We went to an introductory talk on my daughter’s school walking trip to Italy. Part of the presentation was by one of the women who would be leading the group; part was by one of the local, Italian guides. The woman was in charge. She had been doing this for many years and was clear and confident. She was matter of fact, and made a point of highlighting some of the more challenging aspects of the trip. Probably very sensible – in case there were people who underestimated how hard it could be.
The guide was less confident than his boss. He appeared slightly reluctant to do too much of the talking. He needed to be encouraged by the woman, who seemed to find his reticence a bit wearing. But the audience warmed to him and not to her. They encouraged him quietly. They empathised with him in a way that they did not empathise with the teacher.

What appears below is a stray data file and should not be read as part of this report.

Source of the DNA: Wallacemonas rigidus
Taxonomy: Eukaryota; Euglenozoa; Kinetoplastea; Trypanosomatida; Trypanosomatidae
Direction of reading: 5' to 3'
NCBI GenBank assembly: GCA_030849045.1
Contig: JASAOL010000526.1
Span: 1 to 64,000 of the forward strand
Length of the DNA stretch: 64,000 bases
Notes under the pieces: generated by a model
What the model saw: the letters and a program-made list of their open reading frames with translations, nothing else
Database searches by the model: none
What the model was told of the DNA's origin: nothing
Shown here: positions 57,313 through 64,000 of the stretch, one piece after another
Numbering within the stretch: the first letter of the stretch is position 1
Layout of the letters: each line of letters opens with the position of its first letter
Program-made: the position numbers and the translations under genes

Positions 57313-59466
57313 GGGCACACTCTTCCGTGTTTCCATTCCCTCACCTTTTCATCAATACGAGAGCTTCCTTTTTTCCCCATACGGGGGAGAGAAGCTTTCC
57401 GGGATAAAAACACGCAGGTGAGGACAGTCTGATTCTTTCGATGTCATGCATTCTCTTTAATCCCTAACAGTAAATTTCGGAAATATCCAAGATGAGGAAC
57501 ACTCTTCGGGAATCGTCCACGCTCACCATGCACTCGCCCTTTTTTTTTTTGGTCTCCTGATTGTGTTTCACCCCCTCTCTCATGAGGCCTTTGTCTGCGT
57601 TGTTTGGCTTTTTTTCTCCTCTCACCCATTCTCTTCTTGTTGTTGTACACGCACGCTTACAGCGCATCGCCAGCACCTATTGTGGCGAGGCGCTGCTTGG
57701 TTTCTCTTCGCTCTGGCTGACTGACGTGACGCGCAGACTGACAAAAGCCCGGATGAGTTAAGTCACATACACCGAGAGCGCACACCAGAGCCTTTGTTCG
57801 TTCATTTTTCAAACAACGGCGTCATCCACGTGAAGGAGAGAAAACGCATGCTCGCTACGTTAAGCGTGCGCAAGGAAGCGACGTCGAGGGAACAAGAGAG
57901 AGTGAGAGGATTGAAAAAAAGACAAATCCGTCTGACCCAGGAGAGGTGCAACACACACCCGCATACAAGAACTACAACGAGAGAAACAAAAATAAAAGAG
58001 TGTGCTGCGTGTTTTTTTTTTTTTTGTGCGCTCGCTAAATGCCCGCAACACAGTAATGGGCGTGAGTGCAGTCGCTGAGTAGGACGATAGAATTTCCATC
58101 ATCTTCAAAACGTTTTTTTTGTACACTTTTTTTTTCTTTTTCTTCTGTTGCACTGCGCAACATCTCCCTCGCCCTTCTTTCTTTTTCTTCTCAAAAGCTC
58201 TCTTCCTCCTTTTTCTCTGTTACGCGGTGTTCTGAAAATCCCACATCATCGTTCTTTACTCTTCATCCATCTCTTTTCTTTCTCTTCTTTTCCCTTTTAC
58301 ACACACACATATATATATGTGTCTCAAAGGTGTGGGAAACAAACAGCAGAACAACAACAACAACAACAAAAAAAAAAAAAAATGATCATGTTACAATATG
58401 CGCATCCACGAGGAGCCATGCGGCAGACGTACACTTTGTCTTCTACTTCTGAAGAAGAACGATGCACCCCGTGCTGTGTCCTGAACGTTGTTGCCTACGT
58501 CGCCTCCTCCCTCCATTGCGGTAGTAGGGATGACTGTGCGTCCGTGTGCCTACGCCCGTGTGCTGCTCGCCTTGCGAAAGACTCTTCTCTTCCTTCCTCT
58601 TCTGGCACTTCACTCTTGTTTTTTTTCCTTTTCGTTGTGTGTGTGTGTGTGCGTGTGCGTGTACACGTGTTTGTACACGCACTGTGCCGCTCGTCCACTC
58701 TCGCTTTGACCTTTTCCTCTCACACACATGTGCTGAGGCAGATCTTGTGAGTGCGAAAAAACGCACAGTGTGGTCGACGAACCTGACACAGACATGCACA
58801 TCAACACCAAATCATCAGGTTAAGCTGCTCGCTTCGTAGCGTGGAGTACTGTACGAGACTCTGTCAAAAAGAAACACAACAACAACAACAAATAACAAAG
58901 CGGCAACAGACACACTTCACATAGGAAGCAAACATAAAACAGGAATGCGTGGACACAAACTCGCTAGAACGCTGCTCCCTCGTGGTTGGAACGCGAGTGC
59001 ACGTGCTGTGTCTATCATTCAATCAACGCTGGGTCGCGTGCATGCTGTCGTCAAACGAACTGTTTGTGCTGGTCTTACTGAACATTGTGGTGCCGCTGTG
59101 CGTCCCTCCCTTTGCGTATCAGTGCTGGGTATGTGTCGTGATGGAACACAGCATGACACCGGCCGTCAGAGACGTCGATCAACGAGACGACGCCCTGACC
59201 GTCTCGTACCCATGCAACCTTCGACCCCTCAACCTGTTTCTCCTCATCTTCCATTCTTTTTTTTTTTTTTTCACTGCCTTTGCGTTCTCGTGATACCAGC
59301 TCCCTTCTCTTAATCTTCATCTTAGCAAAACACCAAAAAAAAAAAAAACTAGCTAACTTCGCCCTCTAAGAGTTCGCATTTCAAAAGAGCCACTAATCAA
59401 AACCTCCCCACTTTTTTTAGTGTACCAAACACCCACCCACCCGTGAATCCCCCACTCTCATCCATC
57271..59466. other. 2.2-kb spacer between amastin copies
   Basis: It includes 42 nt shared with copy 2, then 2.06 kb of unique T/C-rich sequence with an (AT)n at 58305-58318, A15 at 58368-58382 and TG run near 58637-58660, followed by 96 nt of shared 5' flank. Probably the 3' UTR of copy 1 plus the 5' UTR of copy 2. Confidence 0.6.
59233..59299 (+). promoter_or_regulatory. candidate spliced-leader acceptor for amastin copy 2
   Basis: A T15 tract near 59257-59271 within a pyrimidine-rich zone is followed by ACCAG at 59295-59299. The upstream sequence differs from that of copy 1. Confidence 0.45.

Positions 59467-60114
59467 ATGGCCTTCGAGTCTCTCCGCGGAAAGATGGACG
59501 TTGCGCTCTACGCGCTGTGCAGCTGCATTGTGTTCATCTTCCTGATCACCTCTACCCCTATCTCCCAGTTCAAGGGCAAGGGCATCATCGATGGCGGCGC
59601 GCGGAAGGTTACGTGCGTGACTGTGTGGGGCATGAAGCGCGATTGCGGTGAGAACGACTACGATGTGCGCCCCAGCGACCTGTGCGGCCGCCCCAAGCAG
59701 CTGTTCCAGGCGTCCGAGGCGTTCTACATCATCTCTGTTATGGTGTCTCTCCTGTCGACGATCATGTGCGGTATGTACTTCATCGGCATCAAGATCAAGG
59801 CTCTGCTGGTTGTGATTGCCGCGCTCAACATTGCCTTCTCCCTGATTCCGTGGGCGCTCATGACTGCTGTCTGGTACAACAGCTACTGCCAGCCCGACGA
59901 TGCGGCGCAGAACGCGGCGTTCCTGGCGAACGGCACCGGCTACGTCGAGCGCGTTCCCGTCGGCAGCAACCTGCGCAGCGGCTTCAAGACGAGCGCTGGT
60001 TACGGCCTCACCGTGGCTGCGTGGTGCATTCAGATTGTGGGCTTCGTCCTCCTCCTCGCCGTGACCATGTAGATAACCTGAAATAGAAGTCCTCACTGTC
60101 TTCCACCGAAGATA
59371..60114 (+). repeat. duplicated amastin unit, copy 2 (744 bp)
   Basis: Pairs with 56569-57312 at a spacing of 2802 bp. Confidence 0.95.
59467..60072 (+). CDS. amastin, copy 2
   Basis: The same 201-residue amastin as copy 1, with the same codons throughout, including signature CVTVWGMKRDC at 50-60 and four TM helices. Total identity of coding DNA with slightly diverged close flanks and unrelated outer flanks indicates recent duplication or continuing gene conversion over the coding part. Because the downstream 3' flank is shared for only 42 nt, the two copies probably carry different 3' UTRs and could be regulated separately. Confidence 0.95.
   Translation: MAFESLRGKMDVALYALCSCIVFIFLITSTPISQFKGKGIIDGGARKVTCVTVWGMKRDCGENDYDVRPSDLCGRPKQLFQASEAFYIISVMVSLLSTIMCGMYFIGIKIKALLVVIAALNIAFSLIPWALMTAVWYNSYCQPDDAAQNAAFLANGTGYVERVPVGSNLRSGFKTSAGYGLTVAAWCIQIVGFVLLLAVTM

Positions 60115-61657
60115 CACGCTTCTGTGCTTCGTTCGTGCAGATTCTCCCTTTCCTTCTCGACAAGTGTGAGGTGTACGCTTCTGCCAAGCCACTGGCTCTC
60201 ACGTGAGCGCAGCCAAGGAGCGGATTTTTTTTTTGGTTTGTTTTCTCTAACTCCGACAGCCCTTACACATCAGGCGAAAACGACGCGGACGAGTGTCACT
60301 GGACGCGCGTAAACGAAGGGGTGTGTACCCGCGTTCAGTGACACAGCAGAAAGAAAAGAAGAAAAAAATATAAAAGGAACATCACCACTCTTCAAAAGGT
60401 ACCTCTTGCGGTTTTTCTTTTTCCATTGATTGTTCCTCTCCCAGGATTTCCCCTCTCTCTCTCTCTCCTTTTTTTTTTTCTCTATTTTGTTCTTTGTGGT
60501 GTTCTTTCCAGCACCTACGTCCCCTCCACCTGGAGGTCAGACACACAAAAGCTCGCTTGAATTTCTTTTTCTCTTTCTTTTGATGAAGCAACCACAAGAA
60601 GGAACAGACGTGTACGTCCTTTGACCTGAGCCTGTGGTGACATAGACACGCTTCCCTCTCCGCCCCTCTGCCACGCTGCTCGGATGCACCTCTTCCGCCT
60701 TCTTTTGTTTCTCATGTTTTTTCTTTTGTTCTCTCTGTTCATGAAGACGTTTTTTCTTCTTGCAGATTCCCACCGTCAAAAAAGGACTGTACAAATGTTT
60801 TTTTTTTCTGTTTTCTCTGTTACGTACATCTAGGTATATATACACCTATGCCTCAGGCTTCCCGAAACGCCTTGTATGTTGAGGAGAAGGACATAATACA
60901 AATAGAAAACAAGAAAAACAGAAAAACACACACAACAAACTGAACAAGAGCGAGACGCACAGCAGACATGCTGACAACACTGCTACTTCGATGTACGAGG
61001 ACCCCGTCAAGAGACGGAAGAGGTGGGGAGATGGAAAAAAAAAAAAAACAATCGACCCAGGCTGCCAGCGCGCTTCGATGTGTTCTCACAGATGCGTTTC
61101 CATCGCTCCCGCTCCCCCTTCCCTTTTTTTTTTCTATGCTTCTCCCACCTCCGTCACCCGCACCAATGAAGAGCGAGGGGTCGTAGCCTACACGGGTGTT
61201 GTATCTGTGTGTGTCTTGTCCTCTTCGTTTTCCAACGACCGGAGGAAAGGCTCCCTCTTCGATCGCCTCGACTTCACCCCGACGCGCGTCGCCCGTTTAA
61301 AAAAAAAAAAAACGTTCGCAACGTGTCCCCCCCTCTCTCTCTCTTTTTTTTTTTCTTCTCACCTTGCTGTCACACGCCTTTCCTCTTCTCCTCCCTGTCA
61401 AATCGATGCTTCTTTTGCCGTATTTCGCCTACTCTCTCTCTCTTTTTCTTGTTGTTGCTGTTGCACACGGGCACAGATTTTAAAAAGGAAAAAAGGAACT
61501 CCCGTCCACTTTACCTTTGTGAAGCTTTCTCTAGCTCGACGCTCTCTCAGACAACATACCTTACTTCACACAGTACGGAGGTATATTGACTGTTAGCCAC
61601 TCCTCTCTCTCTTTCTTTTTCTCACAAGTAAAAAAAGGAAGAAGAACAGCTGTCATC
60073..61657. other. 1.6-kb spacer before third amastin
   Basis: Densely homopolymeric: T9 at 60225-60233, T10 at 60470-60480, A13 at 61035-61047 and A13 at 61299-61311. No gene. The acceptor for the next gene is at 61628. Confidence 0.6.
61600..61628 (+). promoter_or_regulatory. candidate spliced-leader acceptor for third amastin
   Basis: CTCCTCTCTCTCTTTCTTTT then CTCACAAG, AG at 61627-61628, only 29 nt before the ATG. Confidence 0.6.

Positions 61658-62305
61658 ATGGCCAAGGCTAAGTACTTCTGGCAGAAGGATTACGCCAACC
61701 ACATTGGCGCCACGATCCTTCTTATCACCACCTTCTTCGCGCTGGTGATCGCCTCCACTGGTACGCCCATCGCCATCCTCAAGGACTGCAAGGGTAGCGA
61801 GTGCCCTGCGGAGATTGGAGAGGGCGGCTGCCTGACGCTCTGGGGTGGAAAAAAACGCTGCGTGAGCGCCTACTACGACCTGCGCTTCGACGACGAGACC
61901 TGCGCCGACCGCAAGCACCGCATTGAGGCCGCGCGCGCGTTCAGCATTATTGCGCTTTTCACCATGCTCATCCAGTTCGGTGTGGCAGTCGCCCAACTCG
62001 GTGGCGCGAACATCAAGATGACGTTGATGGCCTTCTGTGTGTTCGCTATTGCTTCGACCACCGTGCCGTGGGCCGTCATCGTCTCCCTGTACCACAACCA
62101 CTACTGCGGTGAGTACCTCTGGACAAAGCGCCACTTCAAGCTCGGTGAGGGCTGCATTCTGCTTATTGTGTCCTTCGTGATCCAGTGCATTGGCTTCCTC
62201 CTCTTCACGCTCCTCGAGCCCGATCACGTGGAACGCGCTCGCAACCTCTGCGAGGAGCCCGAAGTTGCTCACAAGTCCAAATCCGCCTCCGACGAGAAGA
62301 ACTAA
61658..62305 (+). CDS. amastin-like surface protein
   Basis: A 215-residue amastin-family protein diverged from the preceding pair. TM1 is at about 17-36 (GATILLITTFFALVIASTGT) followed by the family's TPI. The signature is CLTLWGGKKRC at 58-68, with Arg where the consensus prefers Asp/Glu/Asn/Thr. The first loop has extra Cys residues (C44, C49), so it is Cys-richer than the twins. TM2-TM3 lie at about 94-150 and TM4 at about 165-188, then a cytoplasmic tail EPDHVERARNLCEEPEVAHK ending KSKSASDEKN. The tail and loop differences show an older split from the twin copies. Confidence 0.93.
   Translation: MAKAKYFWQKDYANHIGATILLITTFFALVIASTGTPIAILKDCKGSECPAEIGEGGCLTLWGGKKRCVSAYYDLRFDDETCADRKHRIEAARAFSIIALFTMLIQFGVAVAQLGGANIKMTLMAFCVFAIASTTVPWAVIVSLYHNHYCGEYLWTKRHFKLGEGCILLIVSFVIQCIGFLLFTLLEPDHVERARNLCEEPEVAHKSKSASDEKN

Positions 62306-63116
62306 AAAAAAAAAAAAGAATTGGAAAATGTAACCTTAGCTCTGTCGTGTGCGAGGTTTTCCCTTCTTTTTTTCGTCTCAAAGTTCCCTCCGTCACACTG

Afterwards, someone told us that the guide was great fun once he was on the trek. He relaxed when he was in his natural element and had a string of funny, colourful stories from previous expeditions. And that made a lot of sense.
Note: photo from Ashim D Silva on Unsplash